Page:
A major downside of the medical use of marijuana is the drug's ill effects on working memory, the ability to transiently hold and process information for reasoning, comprehension and learning. Researchers reporting in the March 2 print issue of the Cell Press journal Cell provide new insight into the source of those memory lapses. The answer comes as quite a surprise: Marijuana's major psychoactive ingredient (THC) impairs memory independently of its direct effects on neurons. The side effects stem instead from the drug's action on astroglia, passive support cells long believed to play second fiddle to active neurons.
The findings offer important new insight into the brain and raise the possibility that marijuana's benefits for the treatment of pain, seizures and other ailments might some day be attained without hurting memory, the researchers say.
With these experiments in mice, "we have found that the starting point for this phenomenon – the effect of marijuana on working memory – is the astroglial cells," said Giovanni Marsicano of INSERM in France.
"This is the first direct evidence that astrocytes modulate working memory," added Xia Zhang of the University of Ottawa in Canada.
The new findings aren't the first to suggest astroglia had been given short shrift. Astroglial cells (also known as astrocytes) have been viewed as cells that support, protect and feed neurons for the last 100 to 150 years, Marsicano explained. Over the last decade, evidence has accumulated that these cells play a more active role in forging the connections from one neuron to another.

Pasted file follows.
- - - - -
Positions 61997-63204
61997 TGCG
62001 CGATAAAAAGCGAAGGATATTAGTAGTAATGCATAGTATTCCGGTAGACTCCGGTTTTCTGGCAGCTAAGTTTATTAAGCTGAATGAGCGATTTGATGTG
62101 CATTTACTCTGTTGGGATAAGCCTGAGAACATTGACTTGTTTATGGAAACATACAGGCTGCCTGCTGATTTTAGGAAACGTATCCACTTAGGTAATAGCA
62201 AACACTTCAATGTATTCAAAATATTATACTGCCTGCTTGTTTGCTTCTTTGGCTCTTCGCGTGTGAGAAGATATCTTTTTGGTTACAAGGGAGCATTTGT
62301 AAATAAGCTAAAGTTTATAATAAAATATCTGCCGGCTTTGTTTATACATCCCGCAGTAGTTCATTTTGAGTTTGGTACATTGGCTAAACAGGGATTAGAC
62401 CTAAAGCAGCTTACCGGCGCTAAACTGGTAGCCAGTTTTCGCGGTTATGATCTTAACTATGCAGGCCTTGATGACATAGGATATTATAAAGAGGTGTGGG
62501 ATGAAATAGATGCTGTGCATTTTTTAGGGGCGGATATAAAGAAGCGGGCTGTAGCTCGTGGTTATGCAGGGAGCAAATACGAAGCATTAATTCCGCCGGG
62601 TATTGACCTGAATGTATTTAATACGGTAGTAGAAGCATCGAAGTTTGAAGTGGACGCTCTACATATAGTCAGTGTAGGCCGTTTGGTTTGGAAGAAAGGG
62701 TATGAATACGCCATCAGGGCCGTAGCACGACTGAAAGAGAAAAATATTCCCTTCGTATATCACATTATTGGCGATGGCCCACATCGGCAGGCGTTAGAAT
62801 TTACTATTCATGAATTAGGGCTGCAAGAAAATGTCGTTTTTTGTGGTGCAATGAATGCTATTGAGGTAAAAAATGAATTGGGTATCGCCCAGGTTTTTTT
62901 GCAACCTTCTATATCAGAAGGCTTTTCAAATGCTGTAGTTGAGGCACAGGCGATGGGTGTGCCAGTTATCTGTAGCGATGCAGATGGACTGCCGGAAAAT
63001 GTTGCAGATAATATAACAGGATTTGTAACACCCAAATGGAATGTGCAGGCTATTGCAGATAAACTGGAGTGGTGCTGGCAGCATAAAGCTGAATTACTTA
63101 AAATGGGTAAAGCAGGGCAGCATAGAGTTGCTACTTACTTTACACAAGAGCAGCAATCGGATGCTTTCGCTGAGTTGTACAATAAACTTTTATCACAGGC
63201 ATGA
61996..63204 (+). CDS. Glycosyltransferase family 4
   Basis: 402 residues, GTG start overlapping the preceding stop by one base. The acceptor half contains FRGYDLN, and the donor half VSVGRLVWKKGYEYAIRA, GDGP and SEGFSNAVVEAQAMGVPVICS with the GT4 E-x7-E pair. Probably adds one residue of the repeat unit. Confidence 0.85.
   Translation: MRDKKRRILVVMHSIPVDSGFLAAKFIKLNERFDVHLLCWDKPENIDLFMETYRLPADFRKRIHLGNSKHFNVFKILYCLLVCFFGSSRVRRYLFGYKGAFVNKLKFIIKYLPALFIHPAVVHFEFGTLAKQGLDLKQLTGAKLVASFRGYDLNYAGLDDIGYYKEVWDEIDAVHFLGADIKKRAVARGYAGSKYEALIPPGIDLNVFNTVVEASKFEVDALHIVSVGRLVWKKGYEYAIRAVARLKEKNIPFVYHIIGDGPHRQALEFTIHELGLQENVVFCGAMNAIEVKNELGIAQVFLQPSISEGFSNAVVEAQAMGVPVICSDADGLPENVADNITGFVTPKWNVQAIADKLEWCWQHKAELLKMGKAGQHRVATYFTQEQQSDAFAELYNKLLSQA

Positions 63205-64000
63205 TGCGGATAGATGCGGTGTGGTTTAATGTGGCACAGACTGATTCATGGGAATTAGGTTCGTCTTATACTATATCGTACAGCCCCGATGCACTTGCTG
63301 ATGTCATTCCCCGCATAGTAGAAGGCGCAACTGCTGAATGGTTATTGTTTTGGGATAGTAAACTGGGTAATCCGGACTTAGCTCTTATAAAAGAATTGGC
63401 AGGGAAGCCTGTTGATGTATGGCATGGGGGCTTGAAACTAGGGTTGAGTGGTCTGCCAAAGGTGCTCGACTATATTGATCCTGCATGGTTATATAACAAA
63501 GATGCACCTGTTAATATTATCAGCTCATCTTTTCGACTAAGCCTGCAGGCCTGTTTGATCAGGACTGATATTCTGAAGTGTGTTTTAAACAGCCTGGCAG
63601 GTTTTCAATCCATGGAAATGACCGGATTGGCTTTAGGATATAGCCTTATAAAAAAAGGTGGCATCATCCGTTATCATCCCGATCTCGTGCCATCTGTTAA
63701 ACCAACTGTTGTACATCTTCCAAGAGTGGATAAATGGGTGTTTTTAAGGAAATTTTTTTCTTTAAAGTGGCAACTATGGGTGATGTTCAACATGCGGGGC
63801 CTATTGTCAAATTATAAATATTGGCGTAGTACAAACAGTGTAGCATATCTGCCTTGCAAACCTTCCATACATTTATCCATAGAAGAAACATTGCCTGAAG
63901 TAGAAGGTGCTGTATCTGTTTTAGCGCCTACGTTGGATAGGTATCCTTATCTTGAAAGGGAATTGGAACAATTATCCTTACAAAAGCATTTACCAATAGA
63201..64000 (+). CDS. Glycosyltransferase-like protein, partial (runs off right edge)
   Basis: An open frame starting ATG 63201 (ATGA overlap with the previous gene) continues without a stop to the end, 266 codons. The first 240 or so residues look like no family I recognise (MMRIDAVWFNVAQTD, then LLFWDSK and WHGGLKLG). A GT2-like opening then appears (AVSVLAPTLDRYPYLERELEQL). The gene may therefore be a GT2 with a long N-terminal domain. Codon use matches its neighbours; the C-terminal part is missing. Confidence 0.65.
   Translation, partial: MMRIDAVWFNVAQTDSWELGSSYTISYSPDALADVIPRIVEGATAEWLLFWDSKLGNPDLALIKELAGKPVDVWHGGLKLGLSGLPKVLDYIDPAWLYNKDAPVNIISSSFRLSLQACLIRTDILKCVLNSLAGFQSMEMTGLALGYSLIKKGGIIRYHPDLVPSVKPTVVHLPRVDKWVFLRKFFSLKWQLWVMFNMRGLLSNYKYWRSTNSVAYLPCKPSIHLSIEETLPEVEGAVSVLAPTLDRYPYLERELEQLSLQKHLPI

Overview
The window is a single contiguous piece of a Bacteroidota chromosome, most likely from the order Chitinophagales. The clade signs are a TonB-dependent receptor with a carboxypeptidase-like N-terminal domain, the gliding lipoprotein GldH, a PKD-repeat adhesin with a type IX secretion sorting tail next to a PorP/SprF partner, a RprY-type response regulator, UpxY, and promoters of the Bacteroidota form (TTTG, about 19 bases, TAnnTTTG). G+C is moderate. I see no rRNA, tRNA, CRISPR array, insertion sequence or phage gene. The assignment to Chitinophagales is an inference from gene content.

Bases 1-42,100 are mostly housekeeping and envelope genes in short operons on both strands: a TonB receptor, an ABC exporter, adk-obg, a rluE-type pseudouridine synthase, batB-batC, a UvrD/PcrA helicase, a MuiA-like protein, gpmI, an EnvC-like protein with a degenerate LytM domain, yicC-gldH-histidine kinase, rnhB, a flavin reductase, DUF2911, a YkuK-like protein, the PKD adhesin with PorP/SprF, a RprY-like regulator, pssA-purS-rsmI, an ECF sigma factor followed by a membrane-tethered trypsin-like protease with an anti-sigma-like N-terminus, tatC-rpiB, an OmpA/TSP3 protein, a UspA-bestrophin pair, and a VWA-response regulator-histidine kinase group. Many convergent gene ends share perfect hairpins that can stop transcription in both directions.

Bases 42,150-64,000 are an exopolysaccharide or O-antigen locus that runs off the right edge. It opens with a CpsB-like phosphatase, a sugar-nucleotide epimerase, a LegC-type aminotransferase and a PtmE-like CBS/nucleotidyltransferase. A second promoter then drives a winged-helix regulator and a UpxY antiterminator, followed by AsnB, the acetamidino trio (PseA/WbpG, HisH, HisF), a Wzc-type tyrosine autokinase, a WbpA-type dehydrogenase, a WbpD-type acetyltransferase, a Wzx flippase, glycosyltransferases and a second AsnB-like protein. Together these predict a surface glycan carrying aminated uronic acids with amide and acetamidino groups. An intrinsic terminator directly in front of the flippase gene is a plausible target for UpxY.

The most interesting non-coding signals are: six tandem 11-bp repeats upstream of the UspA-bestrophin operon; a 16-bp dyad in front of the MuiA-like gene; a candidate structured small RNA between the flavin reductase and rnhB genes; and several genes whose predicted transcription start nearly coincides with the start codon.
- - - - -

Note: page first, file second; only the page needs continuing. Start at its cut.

The researchers didn't set out to discover how marijuana causes its cognitive side effects. Rather, they wanted to learn why receptors that respond to both THC and signals naturally produced in the brain are found on astroglial cells. These cannabinoid type-1 (CB1R) receptors are very abundant in the brain, primarily on neurons of various types.
Zhang and Marsicano now show that mice lacking CB1Rs only on astroglial cells of the brain are protected from the impairments to spatial working memory that usually follow a dose of THC. In contrast, animals lacking CB1Rs in neurons still suffer the usual lapses. Given that different cell types express different variants of CB1Rs, there might be a way to therapeutically activate the receptors on neurons while leaving the astroglial cells out, Marsicano said.
"The study shows that one of the most common effects of cannabinoid intoxication is due to activation of astroglial CB1Rs," the researchers wrote.
The findings further suggest that astrocytes might be playing unexpected roles in other forms of memory in addition to spatial working memory, Zhang said.
The researchers hope to explore the activities of endogenous endocannabinoids, which naturally trigger CB1Rs, on astroglial and other cells. The endocannabinoid system is involved in appetite, pain, mood, memory and many other functions. "Just about any physiological function you can think of in the body, it's likely at some point endocannabinoids are involved," Marsicano said.
And that means an understanding of how those natural signaling molecules act on astroglial and other cells could have a real impact. For instance, Zhang said, "we may find a way to deal with working memory problems in Alzheimer's."
Han et al.: "Acute Cannabinoids Impair Working Memory through Astroglial CB1 Receptor Modulation of Hippocampal LTD."
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